Pins and Needles

Collapse
X
 
  • Time
  • Show
Clear All
new posts
  • jcboysha
    Member
    • Feb 2015
    • 9

    Pins and Needles

    I've noticed as I've started sitting longer (after each of the Zazen lessons for beginners I find I sit more to let things sink in) I've been having a problem with pins and needles in my legs when I get up. I was sitting half-lotus, but then as I noticed this happening I tried switching to burmese, and I've tried supported seiza with a zafu. None of it seems to help, my legs always seem to fall asleep. It's not causing a problem with sitting, but definitely afterwards... The other day I stood up and fell right back over!

    Does anyone have any advice?

    Gassho.

    JC Sat Today
  • Jundo
    Treeleaf Founder and Priest
    • Apr 2006
    • 39074

    #2
    Hi JC,

    We all have experienced this! First, (I think you have been) I would review all of Taigu's advice on posture in our "Beginner's" series ...



    ... and this book on posture during Zazen, highly recommended ...

    Hi, I would like to recommend a book about, and entitled, "THE POSTURE OF MEDITATION" (by Will Johnson). http://www.amazon.com/Posture-Meditation-Will-Johnson/dp/1570622329/ref=pd_sim_b_1 I believe that its philosophy of finding a sitting posture is very much as we encourage here at Treeleaf, namely, we each have


    Usually, legs which tingle or "fall asleep" are due putting some pressure on the sciatic nerve ...

    My friend, Rev. Nonin Chowaney (Nebraska Zen Center) writes this ...


    There are many ways to sit zazen: full-lotus, half-lotus, quarter-lotus (with foot on calf), burmese (with both feet on the floor), seiza (Japanese kneeling posture) with the zafu on it's side, seiza on two zafus (one on top of the others), seiza on a bench, and sitting in a chair (this is frequently necessary for those who have injured themselves or with joint replacements). Also, some people with severe physical problems or illness sit zazen lying down.

    I recommend to all beginners that they sit as close to full lotus posture as they can for as long as they can. I also suggest that they sit somewhere between wimp and macho. Sit until it becomes uncomfortable, and then sit a few minutes more before you change postures. If you change too soon, you won't stretch out. On the other hand, don't tough it out for so long that you do yourself damage.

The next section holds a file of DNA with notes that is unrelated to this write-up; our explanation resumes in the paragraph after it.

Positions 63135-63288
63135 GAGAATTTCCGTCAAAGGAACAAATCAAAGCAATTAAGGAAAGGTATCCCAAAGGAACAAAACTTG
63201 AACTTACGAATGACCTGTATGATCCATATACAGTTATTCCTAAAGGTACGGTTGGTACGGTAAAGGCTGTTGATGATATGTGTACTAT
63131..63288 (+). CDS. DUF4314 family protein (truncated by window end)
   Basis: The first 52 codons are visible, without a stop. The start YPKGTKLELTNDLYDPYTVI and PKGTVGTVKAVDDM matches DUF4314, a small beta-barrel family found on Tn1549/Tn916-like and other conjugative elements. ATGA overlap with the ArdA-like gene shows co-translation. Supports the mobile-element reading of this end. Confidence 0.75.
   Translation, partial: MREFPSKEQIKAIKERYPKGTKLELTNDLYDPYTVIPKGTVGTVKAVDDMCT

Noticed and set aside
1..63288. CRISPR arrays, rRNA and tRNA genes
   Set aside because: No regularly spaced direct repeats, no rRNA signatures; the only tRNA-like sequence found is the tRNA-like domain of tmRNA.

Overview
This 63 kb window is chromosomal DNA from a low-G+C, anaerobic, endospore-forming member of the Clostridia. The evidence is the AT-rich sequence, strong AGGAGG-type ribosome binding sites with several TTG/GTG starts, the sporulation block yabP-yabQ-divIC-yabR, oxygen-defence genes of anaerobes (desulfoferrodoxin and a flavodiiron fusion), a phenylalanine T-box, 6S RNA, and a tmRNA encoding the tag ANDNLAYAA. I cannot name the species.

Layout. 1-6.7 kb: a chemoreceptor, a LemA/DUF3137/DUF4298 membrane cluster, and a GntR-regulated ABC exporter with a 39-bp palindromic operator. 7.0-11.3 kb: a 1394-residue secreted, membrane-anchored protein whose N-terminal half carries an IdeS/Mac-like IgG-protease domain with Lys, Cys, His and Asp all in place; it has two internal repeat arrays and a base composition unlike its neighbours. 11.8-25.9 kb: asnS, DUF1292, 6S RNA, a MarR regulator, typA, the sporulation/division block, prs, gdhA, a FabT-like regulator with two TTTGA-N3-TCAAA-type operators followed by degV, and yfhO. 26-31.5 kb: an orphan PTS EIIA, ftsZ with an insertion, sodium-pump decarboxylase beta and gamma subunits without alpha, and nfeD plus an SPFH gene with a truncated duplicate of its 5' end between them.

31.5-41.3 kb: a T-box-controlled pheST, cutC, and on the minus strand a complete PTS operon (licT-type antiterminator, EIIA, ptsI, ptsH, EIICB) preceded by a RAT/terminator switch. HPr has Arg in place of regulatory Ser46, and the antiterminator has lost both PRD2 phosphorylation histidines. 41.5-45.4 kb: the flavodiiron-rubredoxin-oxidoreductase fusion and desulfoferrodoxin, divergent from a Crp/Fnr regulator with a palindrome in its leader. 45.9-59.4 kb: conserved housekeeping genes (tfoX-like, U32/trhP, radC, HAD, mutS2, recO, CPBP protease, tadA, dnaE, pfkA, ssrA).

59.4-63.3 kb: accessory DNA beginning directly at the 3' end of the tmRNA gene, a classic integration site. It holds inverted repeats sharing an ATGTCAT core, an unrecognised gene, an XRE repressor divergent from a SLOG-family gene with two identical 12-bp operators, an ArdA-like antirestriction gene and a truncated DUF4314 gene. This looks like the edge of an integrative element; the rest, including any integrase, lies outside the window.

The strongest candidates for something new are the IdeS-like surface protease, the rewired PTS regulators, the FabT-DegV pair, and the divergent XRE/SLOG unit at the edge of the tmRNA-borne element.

Also, learn the difference between soft tissue or muscle pain and nerve pain. Everyone's legs fall asleep from time to time. Sometimes bending forward will take the pressure off the sciatic nerve and the legs will wake up. If your legs are asleep at the end of a sitting and they come back quickly as you stretch them out and get up, I wouldn't worry about it. If they don't and the numbness persists for some time, don't sit the way you have been. You can damage nerves. If you damage 1/8" of a nerve, it can take months to heal.

    Anytime you hold the body in a specific position, it will hurt. Just try holding your arm out parallel to the floor for any length of time. Sitting zazen for any length of time will hurt most people, although some can without pain. I have never been very limber, and I sat seiza for three years when I first started while I did exercises and stretched out. Then, I was able to sit burmese style. Eventually I was able to sit quarter-lotus and then half-lotus. I've never been able to sit full-lotus, and as I've aged, I've gone back to quarter lotus. Also, I have a knee problem, and when it flared up severely a couple of years ago, I spent six months sitting in a chair.
    When my legs begin to "fall asleep", I lightly shift my weight on the Zafu to the left or right (or front or back) as needed to slightly take my weight off the top of my thigh. That seems to work. Also, if sitting in Full or Half Lotus, I will "gassho" and untangle my legs (usually into Burmese) about a minute or two before I need to stand up. The feeling is usually back by that time.